Deedee, Ryan, and Asher

A middle aged man with round glasses stands in front of a brick home with two children, (left) a young girl in braids and pink pajamas and a boy (right) in a blue tee shirt with his arms crossed.

“It is a deep mystery to live here in this imperfect place. On a summer night, with fireflies in the yard and bats overhead, the beauty is almost unbearable. There is so much life in and around our home. The living are riding bikes, pollinating flowers, quietly sending a tap root even deeper. My neighbors outdo me in generosity of care and of time. It is humbling. Like so much of life these days.

When I was growing up, the kids I knew whose parents were divorced were said to come from a ‘broken home.’ Now, over the course of the past year, my partner and I are pulling our life apart. It is so hard to come out as a divorced dad, a single parent, (a failure.) Gratefully, I am a member of a twelve-step program that has helped me have a language for the pain of separation and divorce. I have committed to a path of inner work and healing, and I can sense the growth. It is underway. Paradoxically, the gradual disclosures of my pain have helped me connect with my community. I have become an ally to the heartbroken. The loneliness of this path trained me for the powerlessness of quarantine. My emotional fragility was exposed as my marriage fell apart. And this paved a way for me to consider my white fragility, my reticence to hear feedback or criticism. Now I am better able to join my children in learning what it means for us to become antiracist.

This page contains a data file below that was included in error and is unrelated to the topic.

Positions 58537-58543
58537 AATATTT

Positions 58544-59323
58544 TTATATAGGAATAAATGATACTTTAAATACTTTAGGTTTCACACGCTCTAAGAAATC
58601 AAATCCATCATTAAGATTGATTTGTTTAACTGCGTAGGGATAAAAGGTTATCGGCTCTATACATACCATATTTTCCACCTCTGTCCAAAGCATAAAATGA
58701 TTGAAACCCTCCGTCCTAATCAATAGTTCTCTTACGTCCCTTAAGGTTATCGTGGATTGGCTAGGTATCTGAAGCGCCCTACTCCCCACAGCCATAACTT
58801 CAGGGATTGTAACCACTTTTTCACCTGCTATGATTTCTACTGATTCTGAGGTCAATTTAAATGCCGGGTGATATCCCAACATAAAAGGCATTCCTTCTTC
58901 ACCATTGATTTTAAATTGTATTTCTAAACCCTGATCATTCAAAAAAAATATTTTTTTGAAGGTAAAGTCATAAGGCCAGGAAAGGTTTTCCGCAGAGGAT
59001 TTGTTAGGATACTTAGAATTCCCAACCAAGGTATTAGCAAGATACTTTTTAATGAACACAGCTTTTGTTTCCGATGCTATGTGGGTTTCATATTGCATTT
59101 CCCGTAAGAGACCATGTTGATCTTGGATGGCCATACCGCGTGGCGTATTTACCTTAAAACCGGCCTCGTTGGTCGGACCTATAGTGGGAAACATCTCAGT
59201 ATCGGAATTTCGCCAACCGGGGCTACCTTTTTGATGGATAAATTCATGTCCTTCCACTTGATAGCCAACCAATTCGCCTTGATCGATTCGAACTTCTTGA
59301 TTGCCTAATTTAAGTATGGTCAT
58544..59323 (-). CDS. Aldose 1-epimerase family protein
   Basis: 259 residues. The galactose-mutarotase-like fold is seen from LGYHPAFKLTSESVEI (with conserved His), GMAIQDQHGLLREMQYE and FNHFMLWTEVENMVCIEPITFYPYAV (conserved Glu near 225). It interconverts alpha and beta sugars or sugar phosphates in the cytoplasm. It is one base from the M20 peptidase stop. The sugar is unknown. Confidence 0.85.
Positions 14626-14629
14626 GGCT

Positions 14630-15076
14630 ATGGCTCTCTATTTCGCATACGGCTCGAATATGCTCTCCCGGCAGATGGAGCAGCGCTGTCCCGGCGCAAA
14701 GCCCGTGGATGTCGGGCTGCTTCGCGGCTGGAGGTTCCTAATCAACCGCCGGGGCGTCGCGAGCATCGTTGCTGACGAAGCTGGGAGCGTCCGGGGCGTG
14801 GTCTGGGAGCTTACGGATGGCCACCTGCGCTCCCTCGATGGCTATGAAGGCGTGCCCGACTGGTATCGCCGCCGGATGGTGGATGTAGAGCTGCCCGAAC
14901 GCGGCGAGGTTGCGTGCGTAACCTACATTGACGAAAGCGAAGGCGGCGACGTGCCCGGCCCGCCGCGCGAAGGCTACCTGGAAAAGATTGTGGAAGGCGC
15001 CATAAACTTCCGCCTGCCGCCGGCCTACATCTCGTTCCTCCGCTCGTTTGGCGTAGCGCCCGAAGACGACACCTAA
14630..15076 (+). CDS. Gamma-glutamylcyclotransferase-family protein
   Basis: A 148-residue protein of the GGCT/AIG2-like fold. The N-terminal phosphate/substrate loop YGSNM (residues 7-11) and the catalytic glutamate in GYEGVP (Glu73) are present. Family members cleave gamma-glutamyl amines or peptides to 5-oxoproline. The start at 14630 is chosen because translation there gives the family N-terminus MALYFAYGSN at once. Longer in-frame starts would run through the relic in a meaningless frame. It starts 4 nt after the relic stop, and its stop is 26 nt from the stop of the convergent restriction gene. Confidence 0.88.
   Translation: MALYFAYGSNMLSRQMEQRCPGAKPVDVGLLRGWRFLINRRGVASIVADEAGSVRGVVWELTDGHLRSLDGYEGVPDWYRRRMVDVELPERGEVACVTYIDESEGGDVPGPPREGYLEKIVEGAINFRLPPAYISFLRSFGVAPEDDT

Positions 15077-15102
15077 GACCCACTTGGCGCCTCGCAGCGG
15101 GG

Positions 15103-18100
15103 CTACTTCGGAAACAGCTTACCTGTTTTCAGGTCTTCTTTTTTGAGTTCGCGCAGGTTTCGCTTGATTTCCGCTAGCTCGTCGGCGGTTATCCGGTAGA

I am glad and grateful to be a broken man. But I see now that our home is not a broken home. We remain a place people. We are exploring new hospitalities, new ways to Welcome. This work is never done. It is healing. It is generative. It is new every morning.”

Lexington in the Time of COVID-19 is an artwork about people practicing social distancing at a time of a deadly virus. And also offering kindness.

Kurt Gohde and Kremena Todorova capture photographs at the periphery of American culture, where drag queens, discarded couches, and abandoned motel signs exist.